Almost off the beaten track in France: discovering Saint-Rémy de Provence
However, nothing would have prepared us for the size of the crowds that had flocked to the market on the sunny Wednesday afternoon when we first arrived.
In describing it, the best I can do is to tell you that there were people absolutely everywhere! And it’s safe to say that, for a minute at least, we were slightly bewildered – we have become very used to spending time off the beaten track in France.
But before too long, the market stalls packed up and the large coaches drove away, returning the picturesque village to its elegant, classy normality.
But I’ve got to tell you, it didn’t take us long to work out why the birthplace of Nostradamus is so popular with Francophiles, creative types and travellers. The village in the Provence-Alpes-Côte d’Azur region of France captivates and inspires visitors with its pale stone, gorgeous light, narrow streets, chic boutiques and exceptional restaurants. And this is before visitors take in the numerous attractions in and around the town.
In the footsteps of Van Gogh
When it came to those attractions, we chose to start with the Van Gogh walk. The self-guided walking tour is approximately one kilometer long and leads walkers from the heart of Saint-Rémy de Provence to the hospice where Vincent van Gogh lived for a short time towards the end of his life.
Along the easy walk, interpretive signage provides great insight into both Vincent’s works of art and his tortured soul. A map, which assists visitors in finding the starting point of the walk and provides additional information on Vincent’s works, is available on the Saint-Rémy de Provence Tourist Office.
The Van Gogh walk concludes at Saint-Paul de Mausole, a former monastery which still operates as a modern day psychiatric hospital. In visiting Saint-Paul de Mausole we got the opportunity to see where Vincent lived while in Saint-Rémy de Provence, as well as gaining an understanding of the landscapes that inspired many of his most famous artworks.
I’m pleased we allowed enough time to admire the beautiful cloisters and gardens as well. We visited in mid-June and were lucky to be able to experience the lavender rows that grace the grounds and fill the whole hospice with the most delightful floral scent.
If you are anything like us, you might be keen to understand even more about Vincent’s artworks. If this is the case, a visit to the Musée Estrine and the Van Gogh Interpretation Centre is certainly recommended. Located back in Saint-Remy, right where the Van Gogh walk starts, the museum uses technology to feature Vincent’s letters and artworks as well as giving visitors a feel for the landscapes that Vincent captured so evocatively.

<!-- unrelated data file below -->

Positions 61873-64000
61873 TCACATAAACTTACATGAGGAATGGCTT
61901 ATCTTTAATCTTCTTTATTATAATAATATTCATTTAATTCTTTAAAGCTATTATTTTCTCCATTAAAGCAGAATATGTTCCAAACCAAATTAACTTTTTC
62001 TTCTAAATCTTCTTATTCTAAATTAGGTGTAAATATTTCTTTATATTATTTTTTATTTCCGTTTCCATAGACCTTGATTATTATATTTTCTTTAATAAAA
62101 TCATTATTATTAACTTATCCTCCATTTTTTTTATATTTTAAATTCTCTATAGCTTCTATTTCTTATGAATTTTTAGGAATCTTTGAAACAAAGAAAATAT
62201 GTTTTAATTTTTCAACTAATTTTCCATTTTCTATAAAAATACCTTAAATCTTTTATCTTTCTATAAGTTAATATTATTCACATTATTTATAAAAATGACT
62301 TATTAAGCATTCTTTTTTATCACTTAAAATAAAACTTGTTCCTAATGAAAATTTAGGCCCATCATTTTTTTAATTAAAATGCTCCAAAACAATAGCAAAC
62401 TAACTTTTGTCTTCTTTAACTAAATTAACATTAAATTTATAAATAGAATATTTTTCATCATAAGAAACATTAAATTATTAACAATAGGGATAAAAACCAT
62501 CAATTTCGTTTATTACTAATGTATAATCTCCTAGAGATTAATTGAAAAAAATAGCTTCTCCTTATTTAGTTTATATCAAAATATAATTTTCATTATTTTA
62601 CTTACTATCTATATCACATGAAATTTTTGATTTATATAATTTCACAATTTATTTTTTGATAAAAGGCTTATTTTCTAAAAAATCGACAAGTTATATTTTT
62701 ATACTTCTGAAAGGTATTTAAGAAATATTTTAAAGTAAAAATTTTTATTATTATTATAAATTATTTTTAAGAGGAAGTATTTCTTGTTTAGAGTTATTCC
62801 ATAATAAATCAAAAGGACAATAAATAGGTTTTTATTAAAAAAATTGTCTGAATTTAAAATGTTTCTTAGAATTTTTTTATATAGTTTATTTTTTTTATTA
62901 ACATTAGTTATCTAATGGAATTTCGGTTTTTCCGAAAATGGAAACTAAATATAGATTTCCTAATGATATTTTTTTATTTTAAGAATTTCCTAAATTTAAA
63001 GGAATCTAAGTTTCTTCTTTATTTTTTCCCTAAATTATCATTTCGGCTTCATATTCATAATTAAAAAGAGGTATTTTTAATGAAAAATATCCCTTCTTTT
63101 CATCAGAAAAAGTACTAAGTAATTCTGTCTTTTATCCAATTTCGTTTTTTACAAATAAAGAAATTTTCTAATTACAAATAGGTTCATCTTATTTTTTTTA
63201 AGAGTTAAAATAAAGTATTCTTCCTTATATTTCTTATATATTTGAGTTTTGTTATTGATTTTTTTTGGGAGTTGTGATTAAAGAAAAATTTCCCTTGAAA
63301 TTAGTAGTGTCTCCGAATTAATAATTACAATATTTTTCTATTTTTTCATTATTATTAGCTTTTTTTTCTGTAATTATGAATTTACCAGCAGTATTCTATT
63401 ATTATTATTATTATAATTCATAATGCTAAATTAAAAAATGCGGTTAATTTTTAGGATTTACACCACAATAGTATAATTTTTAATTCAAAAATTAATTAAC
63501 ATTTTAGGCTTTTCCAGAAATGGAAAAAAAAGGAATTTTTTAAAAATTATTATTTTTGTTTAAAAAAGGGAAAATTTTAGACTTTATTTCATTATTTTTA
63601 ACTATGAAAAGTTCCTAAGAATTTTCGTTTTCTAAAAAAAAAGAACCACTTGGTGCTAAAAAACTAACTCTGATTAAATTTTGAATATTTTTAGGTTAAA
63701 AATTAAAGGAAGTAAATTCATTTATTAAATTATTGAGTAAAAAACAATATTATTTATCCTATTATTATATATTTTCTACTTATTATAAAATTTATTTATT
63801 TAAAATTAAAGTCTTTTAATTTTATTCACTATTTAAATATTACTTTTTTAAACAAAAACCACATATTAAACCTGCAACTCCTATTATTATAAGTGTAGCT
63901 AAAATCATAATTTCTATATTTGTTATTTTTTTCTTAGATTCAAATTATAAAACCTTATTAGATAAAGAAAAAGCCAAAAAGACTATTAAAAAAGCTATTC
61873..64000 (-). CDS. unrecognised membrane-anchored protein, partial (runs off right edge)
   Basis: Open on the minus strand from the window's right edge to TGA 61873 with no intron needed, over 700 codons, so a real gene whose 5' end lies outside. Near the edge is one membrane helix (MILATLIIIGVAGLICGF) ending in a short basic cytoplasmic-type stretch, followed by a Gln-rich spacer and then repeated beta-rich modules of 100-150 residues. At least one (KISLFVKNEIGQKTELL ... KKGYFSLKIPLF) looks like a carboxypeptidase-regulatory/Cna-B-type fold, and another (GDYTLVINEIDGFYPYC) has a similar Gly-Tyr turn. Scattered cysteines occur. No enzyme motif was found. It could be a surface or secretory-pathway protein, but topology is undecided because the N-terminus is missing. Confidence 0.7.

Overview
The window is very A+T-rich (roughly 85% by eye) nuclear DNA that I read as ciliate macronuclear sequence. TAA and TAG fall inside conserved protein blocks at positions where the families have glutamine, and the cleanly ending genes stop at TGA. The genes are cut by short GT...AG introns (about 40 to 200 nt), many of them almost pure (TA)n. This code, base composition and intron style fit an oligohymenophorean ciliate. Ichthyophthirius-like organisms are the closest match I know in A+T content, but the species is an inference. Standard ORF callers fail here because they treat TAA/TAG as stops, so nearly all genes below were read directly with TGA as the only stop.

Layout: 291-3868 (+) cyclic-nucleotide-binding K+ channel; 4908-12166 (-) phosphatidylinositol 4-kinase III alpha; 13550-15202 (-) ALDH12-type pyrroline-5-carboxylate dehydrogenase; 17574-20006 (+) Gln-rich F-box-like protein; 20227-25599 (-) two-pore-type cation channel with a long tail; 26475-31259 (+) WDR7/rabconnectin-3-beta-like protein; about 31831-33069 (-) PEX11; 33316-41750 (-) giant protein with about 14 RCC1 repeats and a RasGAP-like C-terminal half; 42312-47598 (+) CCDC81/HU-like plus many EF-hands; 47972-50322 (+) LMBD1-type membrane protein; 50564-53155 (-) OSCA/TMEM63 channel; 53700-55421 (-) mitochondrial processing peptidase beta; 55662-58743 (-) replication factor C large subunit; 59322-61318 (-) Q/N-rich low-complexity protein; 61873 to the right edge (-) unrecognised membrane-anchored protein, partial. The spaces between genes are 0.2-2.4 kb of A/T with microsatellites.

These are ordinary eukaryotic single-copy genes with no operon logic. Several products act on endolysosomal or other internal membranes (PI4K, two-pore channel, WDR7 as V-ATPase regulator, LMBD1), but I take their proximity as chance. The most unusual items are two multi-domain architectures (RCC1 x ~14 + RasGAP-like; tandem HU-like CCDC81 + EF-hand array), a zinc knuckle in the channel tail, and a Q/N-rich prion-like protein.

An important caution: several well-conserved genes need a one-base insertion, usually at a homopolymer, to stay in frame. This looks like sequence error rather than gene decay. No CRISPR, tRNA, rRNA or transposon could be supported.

A glimpse into ancient France
Glanum, another Saint-Rémy must-see is located close to Saint-Paul de Mausole but it couldn’t be more different. Glanum is a remarkably well preserved archeological site that gives visitors a real feel for how locals lived from the 6th century BC onwards, right up until they abandoned the village around 250 AD.
For a small entry fee, Glanum transported us back in time as we explored the ancient buildings and public spaces, such as the Glanum Forum, market and temples.
Travellers can get a real feel for the site in under two hours, however for those who are really short on time but keen for a taste of Glanum, the ‘Antiques’ which sit outside the main reserve should do the trick.
For something completely different
Once we’d had our fill of Saint-Rémy’s cultural and ancient attractions, we were keen to check out something entirely different. And for us, that meant exploring the shopping opportunities. Saint-Rémy’s class extends to its boutiques.
The winding streets are lined with artisan boutiques – rather than everyday chain stores – and in them you will find all manner of Provençal specialities. Clothing designed for the Provençal climate, homewares, French linens and soaps are all readily available.
And the good news? The shopping district is not so big that you get overwhelmed, although you do have to be prepared to duck into some of the winding back streets to find some of the true gems.
The icing on the cake
We found that much of Saint-Rémy’s charm came from indulging in simple pleasures: the warmth of the Provençal sun, the taste of the excellent local rosé and the fragrance of the lavender. And if it is delicious food you are after, Saint-Rémy de Provence won’t disappoint.
The village is home to everything from Michelin starred establishments to wood fired pizza restaurants, thus catering for all tastes and budgets. Brasserie Les Variétés, where we ate lunch after walking back into town from Glanum, offers excellent value for money with its menu du jour. And travellers craving top quality seafood are well advised to visit Gus Restaurant.
But our pick of the Saint-Rémy de Provence restaurants was Restaurant d’Almeran. This recently opened restaurant was quiet on the Friday night we visited – primarily due to a summer storm – however given the quality of the food and the service, I can’t imagine that it is quiet very often. Fresh, local produce is imaginatively prepared with the menu featuring excellent meat and seafood dishes. The service was both friendly and attentive and the helpful wine recommendations were spot on.
Whether you love art, history, shopping, food or just the French sunshine, the beautiful Saint-Rémy de Provence will have something to delight you. Just be ready for the crowds on a Wednesday.
Have you ever visited Saint-Rémy de Provence, and were you as impressed as we were? If so, we’d love to hear from you in the comments below.
1, 3 & 4 © Scott Gould.
2. Marché Provencal, by Saint Rémy de Provence Tourisme, via Flickr.
5. France, Saint Remy de Provence, Night Street Scene, by Chris Ford, via Flickr.
6. Citroen 2CV, St Remy de Provence, France, by Vintage Lulu, via Flickr.